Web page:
Criminal law is a complex field, and within its intricacies, various legal doctrines come into play. One such concept that often arises in the realm of Canadian criminal law is “willful blindness”. To those unfamiliar with this term, it might sound like an actual offense, but it’s not.

Willful blindness is, in essence, a legal doctrine used to assess the state of mind of an accused person. Understanding this concept is paramount for anyone navigating the Canadian legal system, as it plays a crucial role in determining guilt or innocence.

Understanding Willful Blindness

Willful blindness, as a legal concept, holds immense importance in Canadian criminal law. It serves as a substitute for actual knowledge, focusing on the accused person’s state of mind when they were engaged in a particular action.

This is important because in every criminal offence, Crown counsel must prove beyond a reasonable doubt all essential elements of the offence. This includes the actus reas (the action component of the crime) and the mens rea (the mental component of the crime). The mean rea of many crimes requires an intention to do something, or potentially subjective knowledge about an object.

In simpler terms, it describes a situation where someone tries to avoid criminal liability by deliberately ignoring the obvious. Instead of questioning what a reasonable person would have done, willful blindness looks at whether the accused intentionally refrained from making inquiries to avoid having that subject knowledge and confirming their suspicions.

Examples Where Willful Blindness May Be Called Into Question

To make matters more clear, here are some examples of when willful blindness may apply:

  1. Pawnshop Purchase: An individual buys a valuable item from a stranger on the street at an unbelievably low price. They intentionally refrain from asking about the item’s origin, suspecting it might be stolen but avoiding confirming their suspicion.
  2. The Unusually Generous Offer: A person is offered a job that promises a remarkably high salary for very little work. Although they doubt the legitimacy of the offer, they accept it without further investigation to maintain plausible deniability.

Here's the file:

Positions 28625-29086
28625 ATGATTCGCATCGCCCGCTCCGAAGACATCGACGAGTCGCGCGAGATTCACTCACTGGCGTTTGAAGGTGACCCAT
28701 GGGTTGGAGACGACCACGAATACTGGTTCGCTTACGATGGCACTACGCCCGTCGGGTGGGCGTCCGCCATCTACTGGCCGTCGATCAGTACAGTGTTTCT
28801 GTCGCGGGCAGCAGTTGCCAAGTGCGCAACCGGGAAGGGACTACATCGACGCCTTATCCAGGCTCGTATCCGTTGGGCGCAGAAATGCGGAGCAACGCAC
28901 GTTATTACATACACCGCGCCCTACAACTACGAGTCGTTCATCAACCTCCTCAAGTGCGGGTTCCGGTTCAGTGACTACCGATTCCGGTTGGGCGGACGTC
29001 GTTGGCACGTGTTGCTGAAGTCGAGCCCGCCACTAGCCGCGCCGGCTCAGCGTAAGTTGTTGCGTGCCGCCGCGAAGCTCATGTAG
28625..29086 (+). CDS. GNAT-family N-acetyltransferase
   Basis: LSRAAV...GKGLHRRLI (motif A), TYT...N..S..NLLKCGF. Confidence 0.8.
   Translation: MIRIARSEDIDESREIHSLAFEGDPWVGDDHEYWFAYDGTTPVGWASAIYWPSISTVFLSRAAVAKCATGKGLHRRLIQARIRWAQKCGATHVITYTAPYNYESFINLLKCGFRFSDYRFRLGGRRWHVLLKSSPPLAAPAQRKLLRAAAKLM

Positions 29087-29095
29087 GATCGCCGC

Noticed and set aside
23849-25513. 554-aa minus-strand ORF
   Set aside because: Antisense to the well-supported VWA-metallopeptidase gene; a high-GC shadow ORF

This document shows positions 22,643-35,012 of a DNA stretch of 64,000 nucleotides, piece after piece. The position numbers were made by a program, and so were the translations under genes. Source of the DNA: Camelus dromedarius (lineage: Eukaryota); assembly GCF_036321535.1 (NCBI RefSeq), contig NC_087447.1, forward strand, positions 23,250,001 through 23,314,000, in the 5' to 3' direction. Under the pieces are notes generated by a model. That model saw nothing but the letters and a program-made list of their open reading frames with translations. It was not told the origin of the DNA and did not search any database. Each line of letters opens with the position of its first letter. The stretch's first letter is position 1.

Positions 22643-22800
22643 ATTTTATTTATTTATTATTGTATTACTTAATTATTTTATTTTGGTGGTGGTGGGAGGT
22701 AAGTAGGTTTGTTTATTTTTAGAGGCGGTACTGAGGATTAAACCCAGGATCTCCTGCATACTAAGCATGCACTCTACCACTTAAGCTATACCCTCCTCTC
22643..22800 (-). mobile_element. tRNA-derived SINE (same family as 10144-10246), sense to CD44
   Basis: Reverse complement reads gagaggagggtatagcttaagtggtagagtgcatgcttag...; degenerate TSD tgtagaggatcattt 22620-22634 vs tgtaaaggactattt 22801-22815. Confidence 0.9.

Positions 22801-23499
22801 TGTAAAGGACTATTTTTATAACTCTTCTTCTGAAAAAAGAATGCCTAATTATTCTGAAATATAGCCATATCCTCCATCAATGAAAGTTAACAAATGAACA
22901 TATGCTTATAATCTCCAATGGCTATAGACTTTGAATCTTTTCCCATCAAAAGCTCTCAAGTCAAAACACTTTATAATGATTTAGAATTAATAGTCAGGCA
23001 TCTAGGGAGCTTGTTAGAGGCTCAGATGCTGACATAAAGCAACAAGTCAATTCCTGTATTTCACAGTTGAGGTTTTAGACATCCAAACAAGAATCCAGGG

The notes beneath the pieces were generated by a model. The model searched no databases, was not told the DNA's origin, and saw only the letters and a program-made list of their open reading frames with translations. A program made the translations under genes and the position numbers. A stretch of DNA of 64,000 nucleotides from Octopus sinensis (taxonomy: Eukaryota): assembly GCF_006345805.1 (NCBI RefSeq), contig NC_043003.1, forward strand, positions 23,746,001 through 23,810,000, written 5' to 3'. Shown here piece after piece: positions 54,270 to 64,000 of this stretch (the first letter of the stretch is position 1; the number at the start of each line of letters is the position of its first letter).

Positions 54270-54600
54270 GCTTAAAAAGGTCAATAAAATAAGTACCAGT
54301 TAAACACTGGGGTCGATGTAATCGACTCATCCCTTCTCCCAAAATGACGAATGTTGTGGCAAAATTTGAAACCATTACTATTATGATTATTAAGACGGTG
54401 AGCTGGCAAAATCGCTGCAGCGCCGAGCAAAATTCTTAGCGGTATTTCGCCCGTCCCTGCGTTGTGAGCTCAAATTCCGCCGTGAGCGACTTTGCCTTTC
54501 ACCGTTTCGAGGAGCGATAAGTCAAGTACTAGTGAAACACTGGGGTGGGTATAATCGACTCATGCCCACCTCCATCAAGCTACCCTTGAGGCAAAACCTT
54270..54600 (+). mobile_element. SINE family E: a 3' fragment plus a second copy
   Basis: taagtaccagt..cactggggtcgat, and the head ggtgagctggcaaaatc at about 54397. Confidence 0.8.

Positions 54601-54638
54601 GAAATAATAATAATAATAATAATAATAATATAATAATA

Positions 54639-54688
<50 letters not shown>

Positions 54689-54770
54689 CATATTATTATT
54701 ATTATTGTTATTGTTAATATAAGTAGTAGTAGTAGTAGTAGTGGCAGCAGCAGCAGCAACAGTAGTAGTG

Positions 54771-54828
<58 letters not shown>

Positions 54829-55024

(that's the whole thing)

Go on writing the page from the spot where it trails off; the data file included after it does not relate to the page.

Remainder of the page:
3. Border Crossings: A traveler is asked to transport a sealed package across an international border. Despite suspecting the contents may be illegal, they deliberately avoid inquiring about it to shield themselves from any knowledge of its contents.
  4. Suspicious Source: Someone receives a large sum of money from an unknown source. They consciously choose not to question the source’s legality, ignoring red flags that suggest the money might be illicit.
  5. Neighbourhood Rumours: A homeowner discovers hidden, valuable items buried in their backyard, which they believe might be stolen. Instead of reporting it, they decide to sell the items without confirming their suspicion or making inquiries.

The Connection to Criminal Liability

Willful blindness isn’t just an abstract legal theory. It directly links to criminal liability. It plays a significant role in determining whether an accused person is guilty of a crime, and as such Canadian law recognizes and defines willful blindness within the framework of criminal proceedings. The trial judge plays a pivotal role in determining whether an accused person was willfully blind.

Is Willful Blindness a Criminal Offence?

Now, a central question arises: is willful blindness itself a criminal offence? The answer is no. Willful blindness is not a standalone crime. It’s a legal doctrine used to assess the accused person’s state of mind during a specific act. Nevertheless, despite not being a criminal offence, willful blindness can still have a profound impact on the outcome of a case.